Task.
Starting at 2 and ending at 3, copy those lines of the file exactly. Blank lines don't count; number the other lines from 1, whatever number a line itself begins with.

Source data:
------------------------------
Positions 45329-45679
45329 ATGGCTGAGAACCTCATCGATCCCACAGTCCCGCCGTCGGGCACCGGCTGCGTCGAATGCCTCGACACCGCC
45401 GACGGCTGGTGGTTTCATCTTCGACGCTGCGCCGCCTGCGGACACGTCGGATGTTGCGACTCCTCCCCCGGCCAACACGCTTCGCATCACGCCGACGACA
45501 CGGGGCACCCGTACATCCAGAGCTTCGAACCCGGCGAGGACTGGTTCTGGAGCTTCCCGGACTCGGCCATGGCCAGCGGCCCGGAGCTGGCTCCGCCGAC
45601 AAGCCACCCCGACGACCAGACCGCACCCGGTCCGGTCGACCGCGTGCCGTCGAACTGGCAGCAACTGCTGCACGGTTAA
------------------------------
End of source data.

45329 ATGGCTGAGAACCTCATCGATCCCACAGTCCCGCCGTCGGGCACCGGCTGCGTCGAATGCCTCGACACCGCC
45401 GACGGCTGGTGGTTTCATCTTCGACGCTGCGCCGCCTGCGGACACGTCGGATGTTGCGACTCCTCCCCCGGCCAACACGCTTCGCATCACGCCGACGACA